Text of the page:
MERILATT MONDAY

The salty Broncos shouldn’t be saving receipts from naysayers

Jun 24, 2024, 6:00 AM | Updated: 7:05 am

The Broncos are a salty bunch. And for good reason.

They aren’t getting much respect this offseason. Pro Football Focus ranked their roster as the worst in the league. Prior to the draft, NFL.com’s Jeff Chadiha said they had “arguably the worst quarterback situation in the NFL,” a problem that they tried to remedy with a first-round pick that has been panned in a lot of circles. And the oddsmakers have set the team’s over/under at just 5.5 wins this season.

The Broncos have been catching a lot of strays. And they aren’t happy about it.

On the first day of mandatory minicamp, Denver Sports 104.3 The Fan’s Zach Bye asked Sean Payton about hearing the noise. It was clear that Denver’s head coach has a chip on his shoulder.

“I think that I have two middle fingers,” Payton said. “I’ve gotten better with age (at) not using them.”

In other words, he’d like to tell the naysayers where to stick it. And the head coach can’t wait until he has the opportunity to do just that.

Payton’s semi-disgruntled wide receiver agrees. When Courtland Sutton finally showed up for an offseason activity, he was high on his teammates.

“I don’t see this being a three-, four-year process,” the wideout said about the team’s rebuild. “But if it becomes a three-, four-year dynasty, then I would hope that I’m able to be a part of it.”

But those comments paled in comparison to what Jaleel McLaughlin had to say last week. During an in-studio appearance on “The Drive” with Bye and Phillip Lindsay, the running back didn’t hold back.

“Yeah, I hear it, and it pisses me off,” he said about the negative talk. “We gonna show them. I want them same people to keep that same energy at the end of this year. I’ve kept some receipts.”

For the most part, there’s nothing wrong with this kind of talk. For several reasons.

One, a team should have self-belief. If they don’t think they can be successful, no one else should either.

Second, using outside noise as a motivator is a time-honored tradition in sports. Some of the greatest athletes of all-time, with Michael Jordan at the top of the list, have been driven by naysayers, real or perceived.

But to some extent, the Broncos are taking it too far. At least publicly.

It’s okay for them to say that they hear the negativity and they’re motivated by it. To suggest that the people being skeptical deserve a double-bird if proven wrong is a bit much. To claim that the team is keeping receipts is just plain ludicrous.

There are reasons why people are down on the Broncos. A lot of them.

The team hasn’t made the playoffs since 2015, the second-longest drought in the NFL. They haven’t had a winning season since 2016, the longest stretch during the franchise’s history in the league.

And it doesn’t end there.

Quarterback is the most-important position in all of sports. The Broncos have nothing but question marks at that spot.

Zach Wilson is their most-experienced option. He has a career record of 12-21, with more interceptions (25) than touchdowns (23) on his resume.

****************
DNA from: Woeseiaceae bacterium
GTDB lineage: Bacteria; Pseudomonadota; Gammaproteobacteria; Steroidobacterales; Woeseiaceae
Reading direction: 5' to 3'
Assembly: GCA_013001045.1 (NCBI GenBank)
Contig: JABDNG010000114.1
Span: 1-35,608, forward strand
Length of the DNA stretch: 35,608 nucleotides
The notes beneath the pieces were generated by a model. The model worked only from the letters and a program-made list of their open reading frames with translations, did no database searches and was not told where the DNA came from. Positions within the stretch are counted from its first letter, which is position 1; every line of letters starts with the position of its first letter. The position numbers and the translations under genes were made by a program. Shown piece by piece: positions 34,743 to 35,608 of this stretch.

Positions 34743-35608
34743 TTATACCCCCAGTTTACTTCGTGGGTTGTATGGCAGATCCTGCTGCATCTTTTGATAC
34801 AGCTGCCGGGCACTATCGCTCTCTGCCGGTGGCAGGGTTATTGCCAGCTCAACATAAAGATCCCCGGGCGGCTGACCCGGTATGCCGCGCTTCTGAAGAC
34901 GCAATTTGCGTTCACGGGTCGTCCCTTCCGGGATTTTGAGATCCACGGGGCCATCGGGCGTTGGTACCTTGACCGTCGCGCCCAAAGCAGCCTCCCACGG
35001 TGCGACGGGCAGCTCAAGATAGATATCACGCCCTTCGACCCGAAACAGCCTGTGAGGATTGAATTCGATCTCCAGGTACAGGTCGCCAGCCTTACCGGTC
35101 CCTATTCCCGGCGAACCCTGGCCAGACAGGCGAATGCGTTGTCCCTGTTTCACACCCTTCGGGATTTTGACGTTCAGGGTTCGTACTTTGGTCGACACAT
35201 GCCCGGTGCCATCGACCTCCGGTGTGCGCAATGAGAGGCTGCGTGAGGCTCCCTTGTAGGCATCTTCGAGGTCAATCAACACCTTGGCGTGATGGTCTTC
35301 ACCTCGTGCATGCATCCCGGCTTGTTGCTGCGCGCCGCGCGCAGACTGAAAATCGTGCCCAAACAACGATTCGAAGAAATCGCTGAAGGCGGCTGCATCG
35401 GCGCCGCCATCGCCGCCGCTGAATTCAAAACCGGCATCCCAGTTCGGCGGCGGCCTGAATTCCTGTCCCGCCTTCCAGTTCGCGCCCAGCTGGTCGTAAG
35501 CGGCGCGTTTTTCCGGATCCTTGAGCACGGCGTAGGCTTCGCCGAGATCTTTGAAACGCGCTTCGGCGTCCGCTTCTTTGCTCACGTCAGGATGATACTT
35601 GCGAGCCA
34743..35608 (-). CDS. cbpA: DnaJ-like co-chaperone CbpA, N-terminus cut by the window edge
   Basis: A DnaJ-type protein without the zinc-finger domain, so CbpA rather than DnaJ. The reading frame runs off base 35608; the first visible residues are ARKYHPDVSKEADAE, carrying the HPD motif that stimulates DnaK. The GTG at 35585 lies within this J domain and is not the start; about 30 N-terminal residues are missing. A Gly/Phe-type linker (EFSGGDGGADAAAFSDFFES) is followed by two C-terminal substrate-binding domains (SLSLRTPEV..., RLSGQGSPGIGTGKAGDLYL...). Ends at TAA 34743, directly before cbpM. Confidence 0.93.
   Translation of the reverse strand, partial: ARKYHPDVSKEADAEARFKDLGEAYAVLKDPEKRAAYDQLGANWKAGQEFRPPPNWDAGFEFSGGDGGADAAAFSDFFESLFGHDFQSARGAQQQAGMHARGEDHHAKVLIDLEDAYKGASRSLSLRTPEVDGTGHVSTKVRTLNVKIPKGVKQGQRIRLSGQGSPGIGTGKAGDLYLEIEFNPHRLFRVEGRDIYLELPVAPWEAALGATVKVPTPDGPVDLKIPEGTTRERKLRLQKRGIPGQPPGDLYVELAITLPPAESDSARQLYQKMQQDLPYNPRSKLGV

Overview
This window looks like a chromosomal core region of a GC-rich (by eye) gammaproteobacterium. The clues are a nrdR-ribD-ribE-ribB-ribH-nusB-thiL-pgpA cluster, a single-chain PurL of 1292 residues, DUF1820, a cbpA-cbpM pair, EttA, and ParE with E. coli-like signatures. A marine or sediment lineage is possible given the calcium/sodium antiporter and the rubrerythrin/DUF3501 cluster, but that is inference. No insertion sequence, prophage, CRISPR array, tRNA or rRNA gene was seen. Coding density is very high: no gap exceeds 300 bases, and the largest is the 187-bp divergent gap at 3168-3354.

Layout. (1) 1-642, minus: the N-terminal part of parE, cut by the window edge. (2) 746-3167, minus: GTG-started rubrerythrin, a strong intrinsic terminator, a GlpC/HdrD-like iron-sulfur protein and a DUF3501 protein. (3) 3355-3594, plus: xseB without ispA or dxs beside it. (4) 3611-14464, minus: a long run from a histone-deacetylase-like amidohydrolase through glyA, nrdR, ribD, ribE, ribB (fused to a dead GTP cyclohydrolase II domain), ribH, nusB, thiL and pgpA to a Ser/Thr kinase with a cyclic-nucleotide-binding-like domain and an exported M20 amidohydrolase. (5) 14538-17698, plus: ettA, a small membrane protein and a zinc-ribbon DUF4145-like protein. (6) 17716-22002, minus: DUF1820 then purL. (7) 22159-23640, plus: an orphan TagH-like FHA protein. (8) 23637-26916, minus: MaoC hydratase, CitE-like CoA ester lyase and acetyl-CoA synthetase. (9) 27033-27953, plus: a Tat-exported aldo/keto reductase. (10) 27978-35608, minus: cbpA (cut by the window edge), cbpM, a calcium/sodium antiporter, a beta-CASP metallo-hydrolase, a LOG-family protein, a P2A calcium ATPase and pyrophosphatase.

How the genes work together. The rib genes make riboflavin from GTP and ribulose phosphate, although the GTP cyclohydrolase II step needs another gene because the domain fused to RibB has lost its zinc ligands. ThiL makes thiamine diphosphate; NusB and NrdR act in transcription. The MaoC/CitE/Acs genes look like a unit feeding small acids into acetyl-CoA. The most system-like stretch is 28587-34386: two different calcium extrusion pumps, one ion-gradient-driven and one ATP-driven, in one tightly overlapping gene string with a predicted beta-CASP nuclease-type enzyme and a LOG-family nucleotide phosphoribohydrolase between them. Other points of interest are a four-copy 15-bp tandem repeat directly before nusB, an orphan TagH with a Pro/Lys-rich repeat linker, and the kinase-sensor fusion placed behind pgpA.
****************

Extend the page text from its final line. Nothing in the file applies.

Jarrett Stidham has also started games in the NFL. He’s 1-3, with eight touchdowns and eight picks.

And Bo Nix is a rookie. He was also the sixth QB taken, a designation normally indicative of a journeyman, other than the once-in-a-lifetime 1983 draft, when Dan Marino filled that role.

Yes, the Broncos went 8-9 last year. But two of those wins came against a Chargers team that had Easton Stick at quarterback. Denver also lost a game 70-20 a season ago, surrendering the most points in a game since the AFL-NFL merger.

Justin Simmons left. Josey Jewell is gone. Kareem Jackson departed. Russell Wilson is in Pittsburgh.

The list goes on and on and on. People aren’t picking on the Broncos; there just isn’t an obvious reason to be high on them.

Maybe Payton is a great enough coach to make chicken salad out of what appears to be you-know-what. Maybe the sum will be greater than the individual parts.

Maybe.

Let’s hope so. That’d be great. It’d make for a really fun story, creating a lot of buzz in the Mile High City.

But the Broncos will need a lot to go right in order for that to happen. A lot.

They’ll need Stidham, Wilson or Nix to play at a high level. They’ll need Sutton to return to his pre-injury form, which was five years ago, or Marvin Mims to make a huge leap in year two. They’ll need Lucas Krull, a guy with eight career receptions, to become a legit pass-catching tight end. And they’ll need McLaughlin, Javonte Williams or rookie Audric Estime to emerge as a threat in the backfield.

And that’s just on offense. Defensively, the Broncos have just as many questions.

Can Jonathon Cooper (8.5 sacks in ’23), Nik Bonitto (8.0) and Baron Browning (4.5) provide a consistent pass rush on a weekly basis? Will Cody Barton or Jonas Griffith provide stability inside next to linebacker Alex Singleton? Do Brandon Jones and P.J. Locke have what it takes to fill the void left by Simmons and Jackson departing?

Those are a lot of things that have to go the Broncos way. And most of them involve unknown players having the best seasons of their careers. In other words, Payton and company need to catch a lot of green lights this season.

They might. They could.

But thinking that’s unlikely to happen doesn’t make someone a “hater.” It just makes them a realist.

So the Broncos should save the talk about double birds and receipts. The naysayers have good reasons for being skeptical.

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